September 3, 2021
Adapted from a sermon preached on September 9, 2018, based on Mark 7:24-37, the story of the healing of a foreign woman’s daughter and the restoration of a man’s hearing.
Have you ever had this experience: there’s something you’ve known about – some fact or some truth – for years, maybe all your life, and yet it’s always been just one more item of information in your mind? And then one day you have an experience that causes the wheels in your head to turn and that item just clicks into a new place? Or you could say a lightbulb goes on and you suddenly think, “That’s what that meant! Now I know what that really means!” You go from knowing about a thing to knowing it for yourself.
Bear that experience in mind as you consider the story of Jesus’ encounter with a Syrophoenecian woman.
When Jesus went away to the region of Tyre he was making a trip to a foreign land – a place where people spoke a different language, worshipped different gods, dressed differently, ate different foods… He was a Jew in Gentile territory. That’s a really important piece of information to bear in mind because it has a lot of bearing on what happens next.
A woman whose daughter is sick comes and begs Jesus, the famous healer, for help. And he responds with an incredibly harsh saying: Let the children be fed first, for it is not fair to take the children’s food and throw it to the dogs.
Ouch! Not just, “No,” but a verbal kick and insult. What’s going on here?!
In the first place, why would Jesus, whose name is synonymous with love, utter such terrible words; and the second place, why have such unflattering words been preserved in scripture? I mean, if I were a scribe I would be very tempted to “improve” Jesus’ image a bit, with just a little adjustment of his words. But no, here are Jesus’ awful words in front of us, two thousand years later. Why?
Because this story is a pivotal moment in the gospel of Mark. It’s a turning point in Jesus’ own mission and ministry. Harsh words get our attention. They say, “Wake up! This is damned important!”
Here’s what’s so important in this story: The gospel is for everyone. No exceptions. No qualifications. God’s healing, God’s justice, God’s salvation… are for ALL.
Of course Jesus knew this, just like we know it. All are welcome, we might say. Jesus probably knew the verse from Proverbs: “The rich and the poor have this in common: the LORD is the maker of them all.” (Prov. 22:2) He must have known the vision of Isaiah, in which all the nations stream to the mountain of the LORD (Isa. 25:6). Certainly he was familiar with the story of the anointing of David, in which God made it clear that the Lord does not see as mortals see; they look on the outward appearance, but the Lord looks on the heart. (1 Sam. 16:7)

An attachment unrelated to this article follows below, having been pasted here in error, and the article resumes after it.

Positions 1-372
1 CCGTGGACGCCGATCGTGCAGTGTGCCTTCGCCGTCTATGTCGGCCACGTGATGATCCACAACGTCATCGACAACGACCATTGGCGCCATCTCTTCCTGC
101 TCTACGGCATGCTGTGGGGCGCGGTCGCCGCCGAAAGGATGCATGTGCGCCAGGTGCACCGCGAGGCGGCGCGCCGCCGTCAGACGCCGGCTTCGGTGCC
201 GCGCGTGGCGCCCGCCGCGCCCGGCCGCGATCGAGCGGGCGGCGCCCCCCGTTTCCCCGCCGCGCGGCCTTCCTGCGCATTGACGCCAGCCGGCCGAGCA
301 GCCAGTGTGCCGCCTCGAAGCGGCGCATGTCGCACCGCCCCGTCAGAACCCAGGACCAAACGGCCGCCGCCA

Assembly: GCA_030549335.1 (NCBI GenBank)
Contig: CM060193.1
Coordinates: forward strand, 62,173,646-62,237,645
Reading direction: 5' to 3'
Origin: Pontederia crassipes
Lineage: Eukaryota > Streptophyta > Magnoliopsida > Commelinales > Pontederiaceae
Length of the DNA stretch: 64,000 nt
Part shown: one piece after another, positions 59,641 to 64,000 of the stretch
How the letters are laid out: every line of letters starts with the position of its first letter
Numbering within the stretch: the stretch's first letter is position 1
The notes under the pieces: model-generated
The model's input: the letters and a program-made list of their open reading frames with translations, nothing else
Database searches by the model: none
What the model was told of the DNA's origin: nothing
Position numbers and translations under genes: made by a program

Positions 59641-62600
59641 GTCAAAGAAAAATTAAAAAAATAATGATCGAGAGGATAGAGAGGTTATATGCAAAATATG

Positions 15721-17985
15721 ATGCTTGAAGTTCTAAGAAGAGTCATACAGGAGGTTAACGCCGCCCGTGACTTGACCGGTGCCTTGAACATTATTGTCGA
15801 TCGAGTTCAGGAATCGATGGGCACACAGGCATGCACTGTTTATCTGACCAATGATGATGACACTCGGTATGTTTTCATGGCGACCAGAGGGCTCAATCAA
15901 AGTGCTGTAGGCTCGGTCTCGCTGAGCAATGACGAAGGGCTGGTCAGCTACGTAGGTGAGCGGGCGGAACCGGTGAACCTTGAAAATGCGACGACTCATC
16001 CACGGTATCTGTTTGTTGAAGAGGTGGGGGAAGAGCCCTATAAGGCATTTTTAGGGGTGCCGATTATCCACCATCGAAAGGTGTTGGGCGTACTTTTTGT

The human Jesus knew these things, just as we do, but until his encounter with that Syrophoenecian woman it’s as if the wheel hadn’t quite clicked into place, or the light bulb hadn’t gone on yet. And so, while knowing that yes, yes, God loves all people, the very human Jesus responded to the woman out of the same sense of tribalism and cultural superiority that every nation on earth harbours. Which is to say that if you were Jewish in Jesus’ day you thought you were more special than anyone else; if you were Roman you thought you were the top of the heap; and today if you are Chinese you might think your culture is superior to all others; if you are American you might believe your nation is a light unto the rest of the world; and if you’re Canadian you try not to flaunt it but you definitely harbour a quiet sense of superiority, especially over those Americans…!
The point, of course, is that all of us, whatever our language or culture, inherit some degree of tribal superiority. Sometimes it is expressed in quiet smugness, sometimes in outbursts of violence, but it seems to be a common human condition. Jesus shares our humanity fully, and that means he shared our common cultural assumptions.
It took a foreign woman of great faith, desperate to have a cure for her sick daughter, to challenge Jesus’ assumptions and reveal to him what he already knew: God welcomes all / strangers and friends / God’s love is strong / and it never ends.
“Sir,” she said, “even the dogs under the table eat the children’s crumbs.” Maybe she was remembering Jesus’ recent miraculous feeding of over five thousand people. There were twelve basketfuls of crumbs left over from that meal – plenty for her and her daughter. After this bold comeback (and who says faith can’t look like desperate determination for justice?) Jesus relents. The wheels turn, the light bulb comes on, and he remembers. Who did he think all that abundance of leftovers was for?
And the human Jesus is drawn more deeply in to the divine mission to heal the nations.
It is a turning point. Jesus heals the little Syrophonecian girl. And then his first act upon leaving Tyre and Sidon is to heal another Gentile, this one of his deafness. This is hugely symbolic. Jesus heals the Gentile of his deafness to God’s word, and he opens his lips to speak God’s praise.
The moral of all this is that if Jesus—the Christ, the Holy One of God—can be open to new insights, if our Lord can change his mind, then we, his disciples can also sit loose to our assumptions, opinions, beliefs, dogmas, and ideologies to be open to the call of the Spirit to remember what we already know.
“Ephphatha!” Open our ears, Lord, to hear your Word. Grant us wisdom to know you and proclaim your name among the rich, among the poor, and everywhere your Spirit leads. Amen.